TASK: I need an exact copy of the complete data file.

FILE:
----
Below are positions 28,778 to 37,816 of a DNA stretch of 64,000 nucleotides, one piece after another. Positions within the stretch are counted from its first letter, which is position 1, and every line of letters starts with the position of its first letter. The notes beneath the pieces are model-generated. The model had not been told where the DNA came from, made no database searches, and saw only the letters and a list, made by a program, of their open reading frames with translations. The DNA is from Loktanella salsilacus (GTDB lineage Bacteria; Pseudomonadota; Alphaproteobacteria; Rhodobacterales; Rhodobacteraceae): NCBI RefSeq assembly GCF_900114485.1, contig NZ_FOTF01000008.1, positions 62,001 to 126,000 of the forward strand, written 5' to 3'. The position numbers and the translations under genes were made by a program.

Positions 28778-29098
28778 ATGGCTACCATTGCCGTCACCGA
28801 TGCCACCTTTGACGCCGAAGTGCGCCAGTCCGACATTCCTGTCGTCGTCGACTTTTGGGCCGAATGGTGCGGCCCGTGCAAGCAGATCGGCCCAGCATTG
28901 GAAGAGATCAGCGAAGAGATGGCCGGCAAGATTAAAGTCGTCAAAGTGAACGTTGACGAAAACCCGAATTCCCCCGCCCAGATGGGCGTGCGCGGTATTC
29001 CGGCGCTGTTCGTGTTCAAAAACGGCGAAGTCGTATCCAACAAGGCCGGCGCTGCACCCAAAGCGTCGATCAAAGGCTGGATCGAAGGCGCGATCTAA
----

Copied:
Below are positions 28,778 to 37,816 of a DNA stretch of 64,000 nucleotides, one piece after another. Positions within the stretch are counted from its first letter, which is position 1, and every line of letters starts with the position of its first letter. The notes beneath the pieces are model-generated. The model had not been told where the DNA came from, made no database searches, and saw only the letters and a list, made by a program, of their open reading frames with translations. The DNA is from Loktanella salsilacus (GTDB lineage Bacteria; Pseudomonadota; Alphaproteobacteria; Rhodobacterales; Rhodobacteraceae): NCBI RefSeq assembly GCF_900114485.1, contig NZ_FOTF01000008.1, positions 62,001 to 126,000 of the forward strand, written 5' to 3'. The position numbers and the translations under genes were made by a program.

Positions 28778-29098
28778 ATGGCTACCATTGCCGTCACCGA
28801 TGCCACCTTTGACGCCGAAGTGCGCCAGTCCGACATTCCTGTCGTCGTCGACTTTTGGGCCGAATGGTGCGGCCCGTGCAAGCAGATCGGCCCAGCATTG
28901 GAAGAGATCAGCGAAGAGATGGCCGGCAAGATTAAAGTCGTCAAAGTGAACGTTGACGAAAACCCGAATTCCCCCGCCCAGATGGGCGTGCGCGGTATTC
29001 CGGCGCTGTTCGTGTTCAAAAACGGCGAAGTCGTATCCAACAAGGCCGGCGCTGCACCCAAAGCGTCGATCAAAGGCTGGATCGAAGGCGCGATCTAA